Velocity of Sound in a Gas

To derive a relation for the velocity of sound in a gaseous medium, newton assumed that compression and rarefaction caused by the sound waves during their passage through the gas take place under isothermal condition. This means that the changes in volume and pressure take place at constant temperature.

Under such conditions, Newton agreed that the velocity of sound wave in a gas is given by

v = √(P/ρ)

For air, at standard temperature and pressure P = 1.01 × 105 Nm–2 and ρ = 1.29 kg m–3. On substituting these values,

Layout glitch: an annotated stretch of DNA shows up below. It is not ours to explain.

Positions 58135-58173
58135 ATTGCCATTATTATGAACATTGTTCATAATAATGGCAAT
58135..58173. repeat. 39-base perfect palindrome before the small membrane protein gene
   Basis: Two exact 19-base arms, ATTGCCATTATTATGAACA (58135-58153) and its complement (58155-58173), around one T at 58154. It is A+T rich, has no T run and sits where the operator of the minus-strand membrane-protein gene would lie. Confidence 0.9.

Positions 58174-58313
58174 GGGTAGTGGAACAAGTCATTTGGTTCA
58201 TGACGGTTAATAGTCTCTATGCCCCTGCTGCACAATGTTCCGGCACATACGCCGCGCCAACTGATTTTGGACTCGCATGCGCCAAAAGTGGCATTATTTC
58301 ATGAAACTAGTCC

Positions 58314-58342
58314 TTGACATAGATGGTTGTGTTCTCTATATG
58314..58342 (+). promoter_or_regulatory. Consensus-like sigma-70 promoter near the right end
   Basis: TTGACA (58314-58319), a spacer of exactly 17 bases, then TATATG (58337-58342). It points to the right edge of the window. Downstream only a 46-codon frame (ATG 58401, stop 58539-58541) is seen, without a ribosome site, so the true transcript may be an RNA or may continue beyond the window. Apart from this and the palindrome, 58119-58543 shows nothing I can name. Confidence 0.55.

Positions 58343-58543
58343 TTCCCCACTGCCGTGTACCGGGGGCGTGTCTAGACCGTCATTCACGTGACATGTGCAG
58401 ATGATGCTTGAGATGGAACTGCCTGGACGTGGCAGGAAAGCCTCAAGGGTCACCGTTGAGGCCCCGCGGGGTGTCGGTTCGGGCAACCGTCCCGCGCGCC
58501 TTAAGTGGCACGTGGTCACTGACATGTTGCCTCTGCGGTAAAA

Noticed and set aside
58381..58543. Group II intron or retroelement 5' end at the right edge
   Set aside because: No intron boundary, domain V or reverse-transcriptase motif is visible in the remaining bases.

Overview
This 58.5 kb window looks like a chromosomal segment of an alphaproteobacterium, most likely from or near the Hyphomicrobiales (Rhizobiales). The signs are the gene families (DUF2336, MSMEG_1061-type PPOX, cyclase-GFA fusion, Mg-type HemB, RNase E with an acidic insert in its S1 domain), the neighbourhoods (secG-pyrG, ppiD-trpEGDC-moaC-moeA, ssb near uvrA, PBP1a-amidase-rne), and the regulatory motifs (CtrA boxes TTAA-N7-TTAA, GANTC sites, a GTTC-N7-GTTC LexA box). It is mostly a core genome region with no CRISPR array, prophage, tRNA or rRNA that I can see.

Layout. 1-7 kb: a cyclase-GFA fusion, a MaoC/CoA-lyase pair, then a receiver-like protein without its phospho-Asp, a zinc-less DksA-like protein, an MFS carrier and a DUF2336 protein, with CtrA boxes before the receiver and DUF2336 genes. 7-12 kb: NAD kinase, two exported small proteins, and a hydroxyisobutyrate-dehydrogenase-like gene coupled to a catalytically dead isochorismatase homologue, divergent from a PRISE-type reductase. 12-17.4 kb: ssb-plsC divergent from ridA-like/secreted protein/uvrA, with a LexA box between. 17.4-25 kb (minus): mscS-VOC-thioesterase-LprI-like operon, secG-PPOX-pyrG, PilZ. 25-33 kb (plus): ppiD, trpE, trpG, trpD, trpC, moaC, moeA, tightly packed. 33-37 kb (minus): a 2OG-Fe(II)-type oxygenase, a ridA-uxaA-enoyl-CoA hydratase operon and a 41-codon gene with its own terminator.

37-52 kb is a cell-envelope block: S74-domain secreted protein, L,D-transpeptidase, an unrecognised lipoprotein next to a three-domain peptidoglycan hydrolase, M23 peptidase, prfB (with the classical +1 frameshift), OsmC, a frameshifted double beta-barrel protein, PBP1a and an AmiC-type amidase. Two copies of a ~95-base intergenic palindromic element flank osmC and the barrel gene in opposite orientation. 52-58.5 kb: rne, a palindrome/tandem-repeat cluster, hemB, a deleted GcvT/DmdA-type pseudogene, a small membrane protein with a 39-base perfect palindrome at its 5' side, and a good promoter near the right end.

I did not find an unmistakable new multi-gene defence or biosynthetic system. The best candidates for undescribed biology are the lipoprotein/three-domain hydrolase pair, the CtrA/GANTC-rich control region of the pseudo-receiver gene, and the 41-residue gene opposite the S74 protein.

v = 280 ms–1

Clouds collide producing thunder and lightening, you hear sound of thunder after the lightening. This is because the velocity of light is very much greater than the velocity of sound in air.

By measuring the time interval between observing the lightening and hearing the sound, the velocity of sound in air can be determined. Using an improved technique, the velocity of sound in air has been determined as 333 ms–1 at 0°C.

The percent error in the value predicted by Newton’s formula and that determined experimentally is 16%. This error is too high to be regarded as an experimental error. There is something wrong with Newton’s assumption that during the passage of sound, the compression and the rarefaction of air take place isothermally.